Find Dutchman’s Breeches seeds now from Amazon in packages of 10.
Hellebore, Helleborus spp., is a large genus of winter to spring blooming flowers known best for their nodding heads and ability to bloom even in the snow.
Colors range from pinks and purples to whites, yellows, and greens. There may be a single row of sepals or an additional inner row of petals, as in varieties known as “doubles.”
Foliage is deeply divided in palmate (radiating), or pedate (foot-like) fashion. It ranges from deciduous, matte, soft-textured, light green leaves to evergreen, shiny, leathery, dark green leaves.
Hellebore thrives in part to full shade with organically rich, well-draining soil that has a neutral to slightly alkaline pH.
There are six classifications of hellebores encompassing approximately 20 species.
Heights range from 12 to 18 inches, making it suitable for mid-bed or border placements. It also looks lovely in a drift all its own.
Read our articles on hellebores to learn all about this late-winter to spring flowering plant.
Hellebore exhibits exceptional winter hardiness and frost tolerance in Zones 4 to 9.
Find ‘Florence Picotee’ plants now from Burpee. This is a double white variety with pink edges called “picotee.” Expect a height of 12 to 16 inches. Plants are sold individually.
Pigsqueak, Bergenia cordifolia, has panicles, or drooping clusters, of dark pink blossoms.
The leaves are shiny, leathery, and heart-shaped, and arranged in rosettes. They squeak if you rub them, hence the name.
New spring growth has red stems, and the foliage is evergreen, deepening to burgundy in the fall.
This is a ground-covering plant that grows in dense clumps from seeds or fleshy rhizomes.
It’s taller than most, topping out at 12 to 18 inches. Give it room to roam on sloped areas where it can both beautify the landscape and inhibit erosion at the same time.
Cultivate in full to part shade with average soil, a slightly acidic to neutral pH, and good drainage.
See our article on flowering ground covers for other seasonal bloomers.
Pigsqueak thrives in Zones 3 to 8.
Find pigsqueak plants now from Nature Hills Nursery.
Early shrubs contribute much to the season’s watercolor look, with sensual blossoms in soft hues.
Here are some glorious plants for that mid-space between the canopy of trees budding above, and the blooming bulbs and perennials below.
18. Dwarf Flowering Almond
Dwarf flowering almond, Prunus glandulosa, has abundant pink to white single- or double-petal blossoms along its many stems.
After blooming, serrated light green deciduous leaves appear.
This shrub does best in full sun to partial shade with organically rich soil that drains well. The pH may vary from slightly acidic to neutral.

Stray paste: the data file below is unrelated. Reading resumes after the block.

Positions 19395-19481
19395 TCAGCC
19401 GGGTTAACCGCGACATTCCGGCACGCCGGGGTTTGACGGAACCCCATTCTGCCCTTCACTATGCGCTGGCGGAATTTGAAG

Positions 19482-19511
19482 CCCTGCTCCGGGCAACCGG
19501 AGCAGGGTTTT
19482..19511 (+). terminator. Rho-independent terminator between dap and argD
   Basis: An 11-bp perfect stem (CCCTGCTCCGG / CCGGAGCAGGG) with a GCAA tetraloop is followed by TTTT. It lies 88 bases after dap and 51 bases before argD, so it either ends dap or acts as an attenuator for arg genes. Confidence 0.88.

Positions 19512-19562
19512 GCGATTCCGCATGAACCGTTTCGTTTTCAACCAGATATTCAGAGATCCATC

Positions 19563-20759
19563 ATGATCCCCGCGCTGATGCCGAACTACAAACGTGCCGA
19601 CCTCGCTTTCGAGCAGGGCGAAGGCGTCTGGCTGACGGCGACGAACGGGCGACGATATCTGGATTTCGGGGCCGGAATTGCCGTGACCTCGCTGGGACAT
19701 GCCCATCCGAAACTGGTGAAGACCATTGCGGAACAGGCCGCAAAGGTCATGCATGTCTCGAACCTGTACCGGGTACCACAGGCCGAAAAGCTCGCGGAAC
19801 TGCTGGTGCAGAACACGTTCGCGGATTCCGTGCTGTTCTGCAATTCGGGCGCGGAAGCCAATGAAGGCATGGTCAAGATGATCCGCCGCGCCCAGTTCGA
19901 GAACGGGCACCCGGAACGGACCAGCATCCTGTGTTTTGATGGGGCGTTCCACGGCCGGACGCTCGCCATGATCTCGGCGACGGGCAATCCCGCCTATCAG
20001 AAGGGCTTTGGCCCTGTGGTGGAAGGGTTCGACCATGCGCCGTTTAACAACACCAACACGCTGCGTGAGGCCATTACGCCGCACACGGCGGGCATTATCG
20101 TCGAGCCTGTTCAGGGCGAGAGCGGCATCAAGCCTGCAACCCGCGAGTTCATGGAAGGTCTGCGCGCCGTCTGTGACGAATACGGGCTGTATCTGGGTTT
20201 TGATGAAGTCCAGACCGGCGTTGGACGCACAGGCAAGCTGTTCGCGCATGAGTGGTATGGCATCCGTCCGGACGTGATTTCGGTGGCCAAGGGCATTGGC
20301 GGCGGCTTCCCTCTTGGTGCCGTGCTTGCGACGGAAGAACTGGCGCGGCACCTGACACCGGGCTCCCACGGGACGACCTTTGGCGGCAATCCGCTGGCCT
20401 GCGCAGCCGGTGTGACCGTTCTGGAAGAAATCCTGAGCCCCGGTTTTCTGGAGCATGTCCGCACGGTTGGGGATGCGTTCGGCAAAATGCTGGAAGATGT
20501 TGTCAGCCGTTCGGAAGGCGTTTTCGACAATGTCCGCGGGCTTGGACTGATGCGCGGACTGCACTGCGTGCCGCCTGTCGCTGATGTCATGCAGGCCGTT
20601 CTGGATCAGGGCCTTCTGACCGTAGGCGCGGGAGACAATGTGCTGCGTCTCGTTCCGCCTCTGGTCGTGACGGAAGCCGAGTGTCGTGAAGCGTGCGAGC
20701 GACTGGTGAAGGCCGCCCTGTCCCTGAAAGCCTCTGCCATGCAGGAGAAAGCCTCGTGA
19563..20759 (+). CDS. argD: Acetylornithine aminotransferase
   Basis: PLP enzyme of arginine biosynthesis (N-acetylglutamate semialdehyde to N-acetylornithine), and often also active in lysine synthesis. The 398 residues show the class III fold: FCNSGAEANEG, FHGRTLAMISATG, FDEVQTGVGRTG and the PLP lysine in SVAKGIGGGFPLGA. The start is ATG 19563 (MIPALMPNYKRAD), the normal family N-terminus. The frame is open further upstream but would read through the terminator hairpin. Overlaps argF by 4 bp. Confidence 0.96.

Perhaps the most noteworthy cultivar is ‘Rosea Plena,’ aka ‘Sinensis.’
It is a pink double variety with the freeform shape and four- to five-foot height typical of the species.
For your best chance of success, cultivate this shrub in Zones 4 to 8.
Find ‘Rosea Plena’ plants now from Nature Hills Nursery.
19. Flowering Quince
Flowering quince, Chaenomeles speciosa, is a large deciduous shrub that bears small yellow-green edible fruit that you may like to make into jam, jelly, or preserves.
The blossoms are similar to those of a cherry tree, and have salmon-pink to red single or double petals.
The foliage consists of shiny, oval leaves that appear as the flowers drop. The branches are dense and often thorny.
There are varieties suitable for Zones 4 to 9. Provide full sun to part shade, with average, acidic soil that drains well.
The overall shape tends to be rounded. Average heights are between six and 10 feet. Best uses include hedging and stand-alone plantings.
‘Scarlet Storm’ is a particularly attractive variety with double-petal dark crimson flowers that bloom on four- to five-foot shrubs. This cultivar has no thorns.
Find Double Take™ ‘Scarlet Storm’ Quince plants now from Nature Hills Nursery. Choose from a sprinter (starter) pot, quart container, or #3 container.
Forsythia, Forsythia x intermedia, aka border forsythia, is a tall, deciduous shrub with slender, arching branches dotted with yellow blossoms.
Flowers spring directly from the stems, nodding their star-shaped yellow heads before most other blooms have awakened.
Narrow elliptical leaves sometimes appear before the flowers fall.
Best suited to Zones 5 to 8, forsythia grows to a mature height of eight to 10 feet tall, with a slightly rounded shape. The leaves may turn bronze in the fall.
You can use this plant for hedging. Prune it to the height of your choice, or leave it to its own devices.
Or, give it room to spread its arching branches like fountains of yellow in a large drift of its own.
It’s also attractive lining walkways and fences, especially with bright bulbs and perennials in the foreground.
Find forsythia plants now from Fast Growing Trees in one-, two-, and three-gallon pots.
Fothergilla, Fothergilla x intermedia, has sweetly scented white flowers that resemble bottle brushes.